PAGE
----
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Betel box, approx. 1900-1970

Betel box, approx. 1900-1970, Brass with silver inlay, Philippines, Mindanao. Gift of Naomi Lindstrom, 2010.556. Photograph © Asian Art Museum of San Francisco.

Betel box, approx. 1900-1970, Brass with silver inlay, Philippines, Mindanao. Gift of Naomi Lindstrom, 2010.556. Photograph © Asian Art Museum of San Francisco.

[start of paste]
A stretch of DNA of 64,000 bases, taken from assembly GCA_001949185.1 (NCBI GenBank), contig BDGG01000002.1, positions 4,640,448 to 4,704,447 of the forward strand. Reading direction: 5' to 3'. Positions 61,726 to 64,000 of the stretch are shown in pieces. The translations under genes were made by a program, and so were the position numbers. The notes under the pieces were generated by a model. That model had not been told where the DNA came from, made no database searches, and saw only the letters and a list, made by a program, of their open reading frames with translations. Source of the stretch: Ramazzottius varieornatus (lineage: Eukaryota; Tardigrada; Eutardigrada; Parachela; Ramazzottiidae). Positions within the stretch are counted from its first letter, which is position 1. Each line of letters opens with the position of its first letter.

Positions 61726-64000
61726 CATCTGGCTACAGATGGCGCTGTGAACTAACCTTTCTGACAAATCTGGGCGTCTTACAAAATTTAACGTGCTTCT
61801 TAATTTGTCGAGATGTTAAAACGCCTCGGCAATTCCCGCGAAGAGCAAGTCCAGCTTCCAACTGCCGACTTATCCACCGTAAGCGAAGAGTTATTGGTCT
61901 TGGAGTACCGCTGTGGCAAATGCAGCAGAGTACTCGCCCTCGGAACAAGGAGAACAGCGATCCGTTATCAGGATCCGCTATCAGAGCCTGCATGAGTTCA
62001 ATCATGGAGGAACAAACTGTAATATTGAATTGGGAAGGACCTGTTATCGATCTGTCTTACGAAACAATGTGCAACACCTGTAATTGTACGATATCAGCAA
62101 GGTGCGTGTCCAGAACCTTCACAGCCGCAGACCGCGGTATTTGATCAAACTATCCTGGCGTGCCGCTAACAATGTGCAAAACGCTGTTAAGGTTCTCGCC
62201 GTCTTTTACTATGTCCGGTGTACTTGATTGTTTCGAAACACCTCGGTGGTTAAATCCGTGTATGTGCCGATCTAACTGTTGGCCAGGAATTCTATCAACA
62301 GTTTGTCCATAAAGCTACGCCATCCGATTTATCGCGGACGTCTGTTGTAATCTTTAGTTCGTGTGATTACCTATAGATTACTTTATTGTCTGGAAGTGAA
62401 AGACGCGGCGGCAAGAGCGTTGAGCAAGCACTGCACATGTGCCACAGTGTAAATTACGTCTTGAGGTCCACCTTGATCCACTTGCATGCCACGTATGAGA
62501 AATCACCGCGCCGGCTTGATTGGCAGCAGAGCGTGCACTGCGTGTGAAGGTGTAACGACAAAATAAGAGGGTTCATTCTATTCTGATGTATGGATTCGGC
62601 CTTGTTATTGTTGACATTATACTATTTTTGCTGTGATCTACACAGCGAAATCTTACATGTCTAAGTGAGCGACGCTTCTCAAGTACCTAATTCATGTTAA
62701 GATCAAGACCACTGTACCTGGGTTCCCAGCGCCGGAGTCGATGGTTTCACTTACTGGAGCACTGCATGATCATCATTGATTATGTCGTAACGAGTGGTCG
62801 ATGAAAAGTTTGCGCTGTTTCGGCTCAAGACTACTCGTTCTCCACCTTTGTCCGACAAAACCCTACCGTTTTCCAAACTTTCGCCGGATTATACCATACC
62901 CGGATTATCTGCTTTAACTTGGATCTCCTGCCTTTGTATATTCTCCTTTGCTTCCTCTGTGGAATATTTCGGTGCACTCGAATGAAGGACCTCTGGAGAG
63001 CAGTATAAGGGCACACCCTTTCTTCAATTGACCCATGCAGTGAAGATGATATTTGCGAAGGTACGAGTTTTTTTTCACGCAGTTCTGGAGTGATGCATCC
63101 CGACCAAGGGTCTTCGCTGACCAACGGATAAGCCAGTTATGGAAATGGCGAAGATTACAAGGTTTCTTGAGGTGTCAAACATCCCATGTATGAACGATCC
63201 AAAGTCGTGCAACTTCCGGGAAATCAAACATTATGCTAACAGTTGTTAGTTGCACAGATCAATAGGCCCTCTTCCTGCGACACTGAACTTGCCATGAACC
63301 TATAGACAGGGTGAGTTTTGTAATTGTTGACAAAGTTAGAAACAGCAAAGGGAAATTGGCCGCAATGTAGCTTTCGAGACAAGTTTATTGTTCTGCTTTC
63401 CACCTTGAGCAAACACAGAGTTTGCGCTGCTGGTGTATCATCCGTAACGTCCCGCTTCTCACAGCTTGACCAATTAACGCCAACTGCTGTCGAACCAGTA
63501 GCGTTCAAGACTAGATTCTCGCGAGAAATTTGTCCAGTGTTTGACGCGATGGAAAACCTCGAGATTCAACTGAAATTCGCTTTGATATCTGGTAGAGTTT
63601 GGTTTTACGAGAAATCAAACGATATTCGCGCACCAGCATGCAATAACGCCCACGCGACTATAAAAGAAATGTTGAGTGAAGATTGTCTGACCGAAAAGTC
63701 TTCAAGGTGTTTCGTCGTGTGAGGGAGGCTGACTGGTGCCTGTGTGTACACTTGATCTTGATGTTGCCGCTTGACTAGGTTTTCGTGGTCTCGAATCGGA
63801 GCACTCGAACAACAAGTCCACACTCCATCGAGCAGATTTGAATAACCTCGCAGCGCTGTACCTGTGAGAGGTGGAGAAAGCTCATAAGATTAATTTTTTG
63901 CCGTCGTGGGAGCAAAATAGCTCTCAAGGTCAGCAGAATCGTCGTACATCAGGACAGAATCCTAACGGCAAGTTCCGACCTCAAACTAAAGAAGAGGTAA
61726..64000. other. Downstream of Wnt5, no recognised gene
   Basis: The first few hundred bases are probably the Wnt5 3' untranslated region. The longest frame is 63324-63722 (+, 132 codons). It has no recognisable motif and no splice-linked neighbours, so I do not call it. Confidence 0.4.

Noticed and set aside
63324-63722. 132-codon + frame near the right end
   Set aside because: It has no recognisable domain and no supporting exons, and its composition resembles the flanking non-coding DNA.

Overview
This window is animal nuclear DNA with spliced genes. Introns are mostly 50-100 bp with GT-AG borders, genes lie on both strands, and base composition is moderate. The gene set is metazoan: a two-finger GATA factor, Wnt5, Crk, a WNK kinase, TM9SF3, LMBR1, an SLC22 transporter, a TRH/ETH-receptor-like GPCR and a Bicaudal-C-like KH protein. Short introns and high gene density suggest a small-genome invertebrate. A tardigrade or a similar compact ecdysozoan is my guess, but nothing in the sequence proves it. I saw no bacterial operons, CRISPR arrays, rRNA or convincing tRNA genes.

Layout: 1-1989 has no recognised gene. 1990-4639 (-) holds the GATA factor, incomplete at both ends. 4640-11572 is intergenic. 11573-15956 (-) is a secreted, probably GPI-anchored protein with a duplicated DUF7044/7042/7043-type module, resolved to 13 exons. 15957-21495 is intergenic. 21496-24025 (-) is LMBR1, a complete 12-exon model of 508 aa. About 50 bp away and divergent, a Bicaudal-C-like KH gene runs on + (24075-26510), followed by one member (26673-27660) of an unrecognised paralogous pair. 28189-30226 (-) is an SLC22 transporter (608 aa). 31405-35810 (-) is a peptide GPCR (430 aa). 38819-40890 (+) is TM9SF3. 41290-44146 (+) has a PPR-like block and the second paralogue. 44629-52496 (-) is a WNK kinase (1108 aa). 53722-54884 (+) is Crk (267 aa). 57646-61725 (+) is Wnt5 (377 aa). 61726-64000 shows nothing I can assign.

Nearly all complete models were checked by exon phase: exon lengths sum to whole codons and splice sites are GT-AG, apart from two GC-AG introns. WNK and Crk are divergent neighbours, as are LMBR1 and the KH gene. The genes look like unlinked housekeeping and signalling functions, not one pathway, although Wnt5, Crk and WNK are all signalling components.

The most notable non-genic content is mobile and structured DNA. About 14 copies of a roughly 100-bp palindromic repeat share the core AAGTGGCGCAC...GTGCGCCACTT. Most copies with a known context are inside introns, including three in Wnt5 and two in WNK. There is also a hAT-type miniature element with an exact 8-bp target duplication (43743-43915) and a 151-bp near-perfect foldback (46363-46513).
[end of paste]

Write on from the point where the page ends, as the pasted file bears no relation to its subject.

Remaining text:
The Maranao people of the island of Mindanao in the southern Philippines are particularly renowned for their inlaid brass betel boxes. These containers, sometimes decorated with intricate scrolls of inlaid silver, often contain four compartments for the ingredients involved in rolling a betel quid, a small, chewable bundle that consists of the sliced areca nut (a mild stimulant), betel leaves, lime powder, and sometimes tobacco. Up until the twentieth century and in some places still today, it was considered polite to offer visitors a betel quid as a sign of hospitality. Historical reports from the early twentieth century emphasize the importance of these boxes as status symbols; some wealthy homes contained hundreds of such containers. The technique of inlaid silverwork seen here likely had roots in Syria, yet the pattern on the sides represents the tail feathers of the sarimanok bird, a creature of Maranao legend.